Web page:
What is CSS?

CSS (CASCADING STYLE SHEETS) is a web coding language that renders a web page a certain way. The key word here is “style,” and that’s what CSS is all about.

CSS doesn’t replace HTML (Hypertext Markup Language) as a web design language, however; it works hand-in-hand with it. While HTML organizes the content of a site, the CSS tells it how to display and behave.

The Anatomy of a Webpage

Think of HTML as the bones of a website. It is the underlying structure and organization. In this analogy, CSS would be the muscles and skin, filling in and building upon that foundation.

How CSS Works

Since we’ve already covered an “S”, it’s time to discuss how CSS works. The other “S” stands for “sheets” as CSS is typically contained in a separate file sheet that gets called by the browser when rendering the page.

Multiple style sheets can even inform a single page, which is where the “C” comes in: Cascading. Broader style sheets handle sweeping functionality whereas more specific ones may only apply in certain circumstances. In this regard, style sheets follow a hierarchy when triggered, giving practical action to the “cascading” description of their name.

Because of these sheets, it’s possible to completely change the look of a site by making a few changes to CSS rather than going through every single HTML tag in the main body of the site and throughout every single page.

Practical Applications

CSS is typically used to control general design concerns such as the type of font combination to consistently use across the site; that way, HTML wouldn’t need to repetitively shape each instance a certain style was needed. When a CSS file is edited, it acts as a “master” list, which means that it will affect all of the attributes across every page simply from the revisions to the one file. Whether your site has five pages or five thousand, this can be a powerful tool!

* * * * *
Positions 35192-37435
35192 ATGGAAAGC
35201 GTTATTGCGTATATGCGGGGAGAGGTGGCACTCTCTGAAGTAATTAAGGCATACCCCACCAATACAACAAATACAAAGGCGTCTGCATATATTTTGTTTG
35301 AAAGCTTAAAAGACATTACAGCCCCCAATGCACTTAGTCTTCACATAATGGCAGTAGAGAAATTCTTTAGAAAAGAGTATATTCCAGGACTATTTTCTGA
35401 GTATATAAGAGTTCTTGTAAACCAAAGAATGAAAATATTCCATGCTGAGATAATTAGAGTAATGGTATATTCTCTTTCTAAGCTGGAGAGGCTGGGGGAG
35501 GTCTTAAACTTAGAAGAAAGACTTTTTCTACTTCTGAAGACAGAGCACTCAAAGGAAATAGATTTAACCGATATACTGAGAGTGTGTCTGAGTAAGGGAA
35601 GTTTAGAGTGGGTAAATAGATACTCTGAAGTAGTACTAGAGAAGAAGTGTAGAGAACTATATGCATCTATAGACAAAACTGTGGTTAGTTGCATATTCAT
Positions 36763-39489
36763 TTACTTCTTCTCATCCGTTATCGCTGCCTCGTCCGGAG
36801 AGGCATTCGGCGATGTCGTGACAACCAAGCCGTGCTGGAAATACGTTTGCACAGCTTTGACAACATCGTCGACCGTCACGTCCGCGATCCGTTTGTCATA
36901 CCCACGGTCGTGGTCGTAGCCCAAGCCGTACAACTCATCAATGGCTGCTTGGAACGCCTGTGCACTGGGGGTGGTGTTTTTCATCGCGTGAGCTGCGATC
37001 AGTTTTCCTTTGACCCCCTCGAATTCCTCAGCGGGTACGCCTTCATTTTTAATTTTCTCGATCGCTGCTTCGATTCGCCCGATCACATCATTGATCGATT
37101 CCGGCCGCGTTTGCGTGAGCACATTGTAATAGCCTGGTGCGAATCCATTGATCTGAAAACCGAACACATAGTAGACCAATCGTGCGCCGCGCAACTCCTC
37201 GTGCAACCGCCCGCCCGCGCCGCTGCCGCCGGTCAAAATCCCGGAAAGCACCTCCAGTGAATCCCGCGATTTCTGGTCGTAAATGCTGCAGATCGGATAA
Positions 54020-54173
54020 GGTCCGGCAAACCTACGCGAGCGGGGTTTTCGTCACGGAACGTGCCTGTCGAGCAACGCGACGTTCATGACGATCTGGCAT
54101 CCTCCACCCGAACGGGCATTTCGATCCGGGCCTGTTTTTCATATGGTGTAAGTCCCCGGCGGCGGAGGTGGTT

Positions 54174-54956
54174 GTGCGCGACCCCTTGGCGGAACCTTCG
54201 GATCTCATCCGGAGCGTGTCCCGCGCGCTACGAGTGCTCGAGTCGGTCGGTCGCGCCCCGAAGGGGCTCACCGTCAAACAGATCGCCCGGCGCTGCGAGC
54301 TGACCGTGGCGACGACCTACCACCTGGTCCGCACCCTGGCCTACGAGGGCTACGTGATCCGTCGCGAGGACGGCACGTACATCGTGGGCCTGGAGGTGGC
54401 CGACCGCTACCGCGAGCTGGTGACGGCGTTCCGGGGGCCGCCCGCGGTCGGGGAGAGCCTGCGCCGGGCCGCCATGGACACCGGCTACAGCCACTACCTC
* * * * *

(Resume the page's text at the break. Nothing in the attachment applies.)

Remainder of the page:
CSS has a number of different commands to affect color, positioning, size, spacing and layer order, according to W3Schools. Clever designers are even able to take advantage of certain rules put together or having javascript interact with the CSS in order to create dazzling effects such as parallax scrolling.

Unlike HTML, which uses the < and > brackets and forward slashes to designate “tags,” CSS relies on the { and } curly brackets as well as colons and semicolons to define rules that apply to certain classes or families. For example,

h1 {
color: blue;
text-decoration: underline;

states content tagged as < H1 > via HTML will always be rendered in blue and have an underline.

With this type of functionality, CSS can be used to create and format divisions, designed for laying out pages much more easily than setting up tables to put the content in, as well as keeping track of commonly used styles, adding hover applications to links and even wholly tackling a site’s responsive design for mobile functionality.

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A Coding Essential

CSS didn’t start out as a widely used language for the web, but it’s now becoming increasingly rare to find any site without it. Due to its flexibility and overarching capability, designing and building a site is easier, especially when the designer must be conscious about brand adherence, according to Mozilla. CSS is a must-learn for any aspiring web developer.